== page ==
1.8 and faster blade..more sponge gives more spin and more spin less disturbance more arc
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kim_taek_soo View Drop Down
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Post Options Post Options   Thanks (0) Thanks(0)   Quote kim_taek_soo Quote  Post ReplyReply Direct Link To This Post Posted: 05/07/2022 at 12:45pm
I agree with mykonos96. 1.8 is the right thickness for hitting.

Falck uses thicker sponge because he needs more spin on his FH. I think spin is very important at the pro level because you need to be able to open the rally (i.e., loop) with your FH, even if you are using pips. I guess Falck still gets some disruption on certain shots, but IMO it is not a big part of his strategy.
BTY Bolgard

Nittaku Sonic AR 1.8
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Post Options Post Options   Thanks (0) Thanks(0)   Quote mykonos96 Quote  Post ReplyReply Direct Link To This Post Posted: 05/07/2022 at 1:30pm
Originally posted by kim_taek_soo kim_taek_soo wrote:

I agree with mykonos96. 1.8 is the right thickness for hitting.

Falck uses thicker sponge because he needs more spin on his FH. I think spin is very important at the pro level because you need to be able to open the rally (i.e., loop) with your FH, even if you are using pips. I guess Falck still gets some disruption on certain shots, but IMO it is not a big part of his strategy.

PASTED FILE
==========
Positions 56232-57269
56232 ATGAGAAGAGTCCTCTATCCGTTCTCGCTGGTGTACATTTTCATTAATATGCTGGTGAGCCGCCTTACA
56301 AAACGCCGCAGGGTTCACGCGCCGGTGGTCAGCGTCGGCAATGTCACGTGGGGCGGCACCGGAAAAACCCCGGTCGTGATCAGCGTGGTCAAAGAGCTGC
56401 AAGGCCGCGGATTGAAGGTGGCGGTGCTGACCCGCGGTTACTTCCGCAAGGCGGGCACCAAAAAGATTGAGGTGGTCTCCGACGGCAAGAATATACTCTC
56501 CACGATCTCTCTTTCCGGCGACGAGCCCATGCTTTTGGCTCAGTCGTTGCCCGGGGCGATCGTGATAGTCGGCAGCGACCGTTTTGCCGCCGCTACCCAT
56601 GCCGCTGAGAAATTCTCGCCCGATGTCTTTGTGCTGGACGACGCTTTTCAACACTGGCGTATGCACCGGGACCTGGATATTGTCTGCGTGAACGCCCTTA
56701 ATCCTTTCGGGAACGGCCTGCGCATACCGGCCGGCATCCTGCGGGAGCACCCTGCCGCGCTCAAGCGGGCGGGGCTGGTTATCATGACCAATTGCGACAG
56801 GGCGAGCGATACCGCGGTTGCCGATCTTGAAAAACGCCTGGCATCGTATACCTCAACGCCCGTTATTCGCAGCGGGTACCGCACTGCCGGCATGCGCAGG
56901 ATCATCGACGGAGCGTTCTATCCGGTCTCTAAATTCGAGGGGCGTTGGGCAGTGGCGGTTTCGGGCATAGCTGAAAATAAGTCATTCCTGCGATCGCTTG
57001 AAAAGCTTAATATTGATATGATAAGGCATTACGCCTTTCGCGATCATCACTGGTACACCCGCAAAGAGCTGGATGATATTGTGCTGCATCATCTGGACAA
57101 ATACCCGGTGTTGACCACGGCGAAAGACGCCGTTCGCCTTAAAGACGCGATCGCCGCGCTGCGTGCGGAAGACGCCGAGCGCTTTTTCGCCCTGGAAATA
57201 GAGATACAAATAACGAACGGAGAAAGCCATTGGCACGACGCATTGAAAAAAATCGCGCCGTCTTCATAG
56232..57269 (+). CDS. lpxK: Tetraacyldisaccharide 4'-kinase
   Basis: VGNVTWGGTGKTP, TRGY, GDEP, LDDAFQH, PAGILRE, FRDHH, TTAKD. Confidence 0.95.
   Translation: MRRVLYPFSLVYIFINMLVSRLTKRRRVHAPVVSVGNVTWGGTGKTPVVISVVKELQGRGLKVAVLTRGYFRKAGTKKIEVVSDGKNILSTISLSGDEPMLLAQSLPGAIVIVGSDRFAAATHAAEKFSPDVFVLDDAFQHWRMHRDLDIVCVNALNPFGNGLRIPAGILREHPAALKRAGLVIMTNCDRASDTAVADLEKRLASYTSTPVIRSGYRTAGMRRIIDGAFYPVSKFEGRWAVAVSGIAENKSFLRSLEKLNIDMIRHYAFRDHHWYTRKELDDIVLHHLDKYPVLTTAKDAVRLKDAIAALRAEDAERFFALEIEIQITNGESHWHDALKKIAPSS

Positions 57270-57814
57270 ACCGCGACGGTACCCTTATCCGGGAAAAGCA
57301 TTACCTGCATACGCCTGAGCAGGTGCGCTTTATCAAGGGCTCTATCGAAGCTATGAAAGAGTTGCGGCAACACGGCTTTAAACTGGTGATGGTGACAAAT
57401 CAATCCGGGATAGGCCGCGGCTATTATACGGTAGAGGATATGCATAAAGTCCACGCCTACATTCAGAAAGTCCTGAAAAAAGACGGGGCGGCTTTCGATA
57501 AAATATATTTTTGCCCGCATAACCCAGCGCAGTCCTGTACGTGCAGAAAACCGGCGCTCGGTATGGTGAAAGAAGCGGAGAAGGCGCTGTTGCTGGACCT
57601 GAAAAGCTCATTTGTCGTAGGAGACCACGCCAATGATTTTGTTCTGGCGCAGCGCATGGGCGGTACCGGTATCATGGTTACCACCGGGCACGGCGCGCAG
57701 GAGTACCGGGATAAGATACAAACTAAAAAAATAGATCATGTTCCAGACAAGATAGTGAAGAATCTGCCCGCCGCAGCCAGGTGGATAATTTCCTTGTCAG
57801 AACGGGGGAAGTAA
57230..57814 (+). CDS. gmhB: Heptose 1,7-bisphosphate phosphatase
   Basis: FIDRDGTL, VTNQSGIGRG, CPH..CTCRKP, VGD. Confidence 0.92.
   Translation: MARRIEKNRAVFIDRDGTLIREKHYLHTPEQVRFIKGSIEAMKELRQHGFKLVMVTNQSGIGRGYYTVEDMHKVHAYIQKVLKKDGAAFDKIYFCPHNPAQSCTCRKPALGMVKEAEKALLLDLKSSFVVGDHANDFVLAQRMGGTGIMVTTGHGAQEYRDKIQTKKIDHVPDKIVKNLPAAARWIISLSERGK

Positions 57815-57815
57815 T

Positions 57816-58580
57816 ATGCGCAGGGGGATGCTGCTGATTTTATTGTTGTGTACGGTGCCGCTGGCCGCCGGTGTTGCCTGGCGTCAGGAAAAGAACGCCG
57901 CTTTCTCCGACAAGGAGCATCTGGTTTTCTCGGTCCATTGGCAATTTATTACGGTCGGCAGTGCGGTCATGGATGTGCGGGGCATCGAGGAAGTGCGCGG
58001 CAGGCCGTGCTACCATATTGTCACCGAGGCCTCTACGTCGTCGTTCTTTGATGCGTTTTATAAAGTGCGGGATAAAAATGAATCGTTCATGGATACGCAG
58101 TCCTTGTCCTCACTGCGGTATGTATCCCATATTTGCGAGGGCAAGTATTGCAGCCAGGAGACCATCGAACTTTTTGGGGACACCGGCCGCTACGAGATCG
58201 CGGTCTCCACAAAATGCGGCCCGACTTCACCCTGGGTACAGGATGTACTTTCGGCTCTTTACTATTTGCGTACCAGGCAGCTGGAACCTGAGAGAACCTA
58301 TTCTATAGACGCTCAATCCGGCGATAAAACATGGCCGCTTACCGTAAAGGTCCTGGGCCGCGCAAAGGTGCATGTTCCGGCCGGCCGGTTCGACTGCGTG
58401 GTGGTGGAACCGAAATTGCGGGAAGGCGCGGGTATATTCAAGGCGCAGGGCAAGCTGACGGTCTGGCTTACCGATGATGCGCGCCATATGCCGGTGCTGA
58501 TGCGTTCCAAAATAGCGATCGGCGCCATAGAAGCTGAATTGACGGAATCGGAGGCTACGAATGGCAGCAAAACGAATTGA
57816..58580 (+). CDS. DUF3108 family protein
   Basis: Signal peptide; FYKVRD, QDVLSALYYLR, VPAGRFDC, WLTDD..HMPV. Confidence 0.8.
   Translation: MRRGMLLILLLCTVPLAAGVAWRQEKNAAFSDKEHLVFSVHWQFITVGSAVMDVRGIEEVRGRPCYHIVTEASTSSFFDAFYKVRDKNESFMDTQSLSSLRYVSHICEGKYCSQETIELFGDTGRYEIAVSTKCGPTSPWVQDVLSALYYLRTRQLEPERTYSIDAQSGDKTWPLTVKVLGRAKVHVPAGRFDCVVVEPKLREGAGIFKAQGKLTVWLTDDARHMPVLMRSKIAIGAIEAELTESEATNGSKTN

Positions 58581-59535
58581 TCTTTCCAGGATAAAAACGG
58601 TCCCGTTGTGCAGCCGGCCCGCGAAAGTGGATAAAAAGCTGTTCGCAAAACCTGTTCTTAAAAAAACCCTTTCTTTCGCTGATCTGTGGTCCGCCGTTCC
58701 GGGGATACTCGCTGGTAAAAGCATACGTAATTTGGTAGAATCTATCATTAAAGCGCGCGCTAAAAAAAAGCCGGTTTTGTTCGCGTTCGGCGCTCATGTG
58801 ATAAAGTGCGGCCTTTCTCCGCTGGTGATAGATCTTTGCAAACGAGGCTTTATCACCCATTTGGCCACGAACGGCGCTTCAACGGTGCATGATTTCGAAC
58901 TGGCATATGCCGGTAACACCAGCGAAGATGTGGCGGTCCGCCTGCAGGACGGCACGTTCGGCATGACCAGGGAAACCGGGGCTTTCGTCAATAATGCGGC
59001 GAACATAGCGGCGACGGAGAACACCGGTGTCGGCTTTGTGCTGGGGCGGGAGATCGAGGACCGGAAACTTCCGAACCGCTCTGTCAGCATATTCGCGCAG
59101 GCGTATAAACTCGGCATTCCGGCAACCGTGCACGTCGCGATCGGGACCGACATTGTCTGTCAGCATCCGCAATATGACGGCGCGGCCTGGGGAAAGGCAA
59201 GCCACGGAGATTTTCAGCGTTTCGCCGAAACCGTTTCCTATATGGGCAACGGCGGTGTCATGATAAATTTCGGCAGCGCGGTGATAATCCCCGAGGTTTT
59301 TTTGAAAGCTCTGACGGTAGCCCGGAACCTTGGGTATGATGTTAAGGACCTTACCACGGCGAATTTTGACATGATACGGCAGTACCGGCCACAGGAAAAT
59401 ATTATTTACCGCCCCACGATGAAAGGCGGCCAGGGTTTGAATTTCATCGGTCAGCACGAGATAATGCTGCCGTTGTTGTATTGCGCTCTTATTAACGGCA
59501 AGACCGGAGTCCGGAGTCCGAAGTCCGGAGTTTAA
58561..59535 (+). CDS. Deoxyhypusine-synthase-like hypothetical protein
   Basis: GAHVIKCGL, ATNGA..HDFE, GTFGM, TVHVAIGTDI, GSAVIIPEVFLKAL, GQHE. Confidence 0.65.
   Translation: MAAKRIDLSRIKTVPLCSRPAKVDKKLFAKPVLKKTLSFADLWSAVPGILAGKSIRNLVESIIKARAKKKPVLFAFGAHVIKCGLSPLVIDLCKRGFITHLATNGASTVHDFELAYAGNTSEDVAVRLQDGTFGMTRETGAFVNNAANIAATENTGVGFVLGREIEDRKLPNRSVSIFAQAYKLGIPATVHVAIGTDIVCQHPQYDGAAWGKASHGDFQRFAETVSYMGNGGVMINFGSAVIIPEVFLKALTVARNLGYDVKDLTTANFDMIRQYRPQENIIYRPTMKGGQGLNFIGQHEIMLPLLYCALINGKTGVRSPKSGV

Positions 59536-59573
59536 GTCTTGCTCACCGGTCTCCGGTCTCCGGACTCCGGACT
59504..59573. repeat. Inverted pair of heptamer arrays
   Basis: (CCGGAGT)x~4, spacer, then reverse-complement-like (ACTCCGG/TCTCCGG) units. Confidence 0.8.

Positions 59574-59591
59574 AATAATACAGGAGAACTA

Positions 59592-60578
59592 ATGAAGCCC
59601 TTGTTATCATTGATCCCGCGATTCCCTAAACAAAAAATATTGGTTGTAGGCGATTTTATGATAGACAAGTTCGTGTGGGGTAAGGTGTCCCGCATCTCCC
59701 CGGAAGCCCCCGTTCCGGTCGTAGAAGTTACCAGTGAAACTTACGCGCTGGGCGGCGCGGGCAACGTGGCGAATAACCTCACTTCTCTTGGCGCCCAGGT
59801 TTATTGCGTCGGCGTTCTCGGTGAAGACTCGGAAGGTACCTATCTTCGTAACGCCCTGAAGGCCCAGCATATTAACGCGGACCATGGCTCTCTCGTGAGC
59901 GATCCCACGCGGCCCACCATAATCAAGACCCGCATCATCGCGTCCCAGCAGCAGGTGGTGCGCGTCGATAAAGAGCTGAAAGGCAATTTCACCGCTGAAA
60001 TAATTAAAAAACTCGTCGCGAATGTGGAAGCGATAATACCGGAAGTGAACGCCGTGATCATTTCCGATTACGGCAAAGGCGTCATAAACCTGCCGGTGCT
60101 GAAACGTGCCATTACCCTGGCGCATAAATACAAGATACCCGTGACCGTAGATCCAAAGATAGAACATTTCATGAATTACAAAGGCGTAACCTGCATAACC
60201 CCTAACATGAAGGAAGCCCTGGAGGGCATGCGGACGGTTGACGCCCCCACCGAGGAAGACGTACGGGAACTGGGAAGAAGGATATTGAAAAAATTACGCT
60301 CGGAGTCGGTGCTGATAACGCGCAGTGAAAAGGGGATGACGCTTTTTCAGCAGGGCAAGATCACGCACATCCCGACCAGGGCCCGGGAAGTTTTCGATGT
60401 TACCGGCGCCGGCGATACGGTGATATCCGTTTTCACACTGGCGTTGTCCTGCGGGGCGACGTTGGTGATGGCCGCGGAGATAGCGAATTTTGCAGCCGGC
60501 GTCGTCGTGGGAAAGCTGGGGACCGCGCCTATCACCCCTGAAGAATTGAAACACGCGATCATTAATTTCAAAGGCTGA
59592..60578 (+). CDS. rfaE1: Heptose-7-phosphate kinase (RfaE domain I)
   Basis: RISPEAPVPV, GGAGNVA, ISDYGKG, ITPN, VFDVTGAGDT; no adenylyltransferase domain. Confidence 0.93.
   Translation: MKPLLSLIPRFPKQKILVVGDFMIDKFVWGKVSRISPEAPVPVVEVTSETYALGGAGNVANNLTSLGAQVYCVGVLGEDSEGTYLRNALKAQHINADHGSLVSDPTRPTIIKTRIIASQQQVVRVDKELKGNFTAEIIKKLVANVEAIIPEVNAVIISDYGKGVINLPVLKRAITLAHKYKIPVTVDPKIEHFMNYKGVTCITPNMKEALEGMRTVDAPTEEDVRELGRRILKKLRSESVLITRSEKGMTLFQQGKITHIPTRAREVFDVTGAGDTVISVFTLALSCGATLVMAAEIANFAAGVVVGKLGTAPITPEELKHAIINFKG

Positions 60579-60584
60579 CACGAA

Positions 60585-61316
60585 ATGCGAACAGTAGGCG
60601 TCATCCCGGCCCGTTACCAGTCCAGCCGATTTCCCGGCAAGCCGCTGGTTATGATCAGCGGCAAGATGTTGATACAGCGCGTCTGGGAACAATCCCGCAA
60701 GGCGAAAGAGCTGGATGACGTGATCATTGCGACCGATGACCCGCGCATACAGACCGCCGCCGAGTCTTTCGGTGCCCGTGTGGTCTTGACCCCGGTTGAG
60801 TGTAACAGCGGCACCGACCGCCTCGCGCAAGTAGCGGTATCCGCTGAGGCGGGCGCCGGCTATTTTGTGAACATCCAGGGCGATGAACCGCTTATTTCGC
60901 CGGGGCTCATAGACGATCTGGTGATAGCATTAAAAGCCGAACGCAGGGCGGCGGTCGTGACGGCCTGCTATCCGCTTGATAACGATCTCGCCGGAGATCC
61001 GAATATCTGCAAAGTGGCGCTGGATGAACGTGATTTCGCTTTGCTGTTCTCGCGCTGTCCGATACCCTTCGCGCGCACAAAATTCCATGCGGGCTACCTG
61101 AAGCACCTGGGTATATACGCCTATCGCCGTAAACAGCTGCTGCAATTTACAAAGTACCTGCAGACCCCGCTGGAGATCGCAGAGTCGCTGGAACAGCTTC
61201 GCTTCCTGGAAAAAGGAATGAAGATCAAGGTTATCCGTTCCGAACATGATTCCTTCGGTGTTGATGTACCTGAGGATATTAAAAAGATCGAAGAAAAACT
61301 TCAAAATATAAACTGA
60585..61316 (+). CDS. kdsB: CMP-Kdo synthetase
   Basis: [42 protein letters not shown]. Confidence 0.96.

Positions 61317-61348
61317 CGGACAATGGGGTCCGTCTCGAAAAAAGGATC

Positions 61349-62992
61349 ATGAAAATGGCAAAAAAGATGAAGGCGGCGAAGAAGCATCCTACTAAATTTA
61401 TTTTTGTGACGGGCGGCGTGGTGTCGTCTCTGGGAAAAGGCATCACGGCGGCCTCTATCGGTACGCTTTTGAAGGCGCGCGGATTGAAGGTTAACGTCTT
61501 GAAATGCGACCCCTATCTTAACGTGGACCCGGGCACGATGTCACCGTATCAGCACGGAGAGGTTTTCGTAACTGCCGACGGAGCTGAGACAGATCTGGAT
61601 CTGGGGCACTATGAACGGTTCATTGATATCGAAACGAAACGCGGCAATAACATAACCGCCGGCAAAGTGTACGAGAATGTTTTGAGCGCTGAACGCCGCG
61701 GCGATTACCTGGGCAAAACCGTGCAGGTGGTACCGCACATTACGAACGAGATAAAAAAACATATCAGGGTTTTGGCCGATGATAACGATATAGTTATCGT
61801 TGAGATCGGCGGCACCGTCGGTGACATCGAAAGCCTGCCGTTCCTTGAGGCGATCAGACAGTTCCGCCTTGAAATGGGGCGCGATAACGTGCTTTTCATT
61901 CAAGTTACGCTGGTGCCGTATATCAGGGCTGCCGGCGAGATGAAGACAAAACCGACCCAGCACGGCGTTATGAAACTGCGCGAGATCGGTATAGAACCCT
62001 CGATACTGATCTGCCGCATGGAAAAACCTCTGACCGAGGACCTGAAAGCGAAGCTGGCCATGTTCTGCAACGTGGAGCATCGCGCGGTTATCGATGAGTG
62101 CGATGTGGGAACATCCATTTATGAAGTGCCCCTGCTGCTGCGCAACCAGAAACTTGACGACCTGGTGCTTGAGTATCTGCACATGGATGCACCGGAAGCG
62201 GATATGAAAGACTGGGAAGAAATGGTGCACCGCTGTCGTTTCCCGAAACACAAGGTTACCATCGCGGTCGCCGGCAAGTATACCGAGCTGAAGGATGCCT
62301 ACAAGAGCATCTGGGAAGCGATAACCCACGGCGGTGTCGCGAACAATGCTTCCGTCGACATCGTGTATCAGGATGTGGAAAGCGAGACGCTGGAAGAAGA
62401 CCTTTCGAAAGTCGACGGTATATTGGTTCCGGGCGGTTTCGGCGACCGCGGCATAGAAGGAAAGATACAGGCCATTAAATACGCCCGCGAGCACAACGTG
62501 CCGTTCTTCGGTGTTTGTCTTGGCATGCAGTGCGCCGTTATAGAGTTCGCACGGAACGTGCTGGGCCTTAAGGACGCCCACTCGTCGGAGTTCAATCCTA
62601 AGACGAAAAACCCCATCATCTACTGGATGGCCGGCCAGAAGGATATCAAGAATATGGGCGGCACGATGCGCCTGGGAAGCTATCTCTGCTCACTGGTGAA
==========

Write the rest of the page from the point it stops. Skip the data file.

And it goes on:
Pips used by pros are not the same version  compared to comercial version.I ve used a nittaku pips comercial and pro version  it was diffrent.
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Post Options Post Options   Thanks (1) Thanks(1)   Quote Basquests Quote  Post ReplyReply Direct Link To This Post Posted: 05/07/2022 at 9:05pm
Originally posted by Rollko Rollko wrote:

Hi guys,

It is broadly accepted that thinner sponge in short pips leads to more disruption and flat balls.

What thickness do Mattias Falck and Mima Ito use? I've got an inkling that they're using max sponge - if so, why would they do that? Is that because they want to prioritise speed capabilities as pimple disruption at a higher level is not really a problem for the opponents?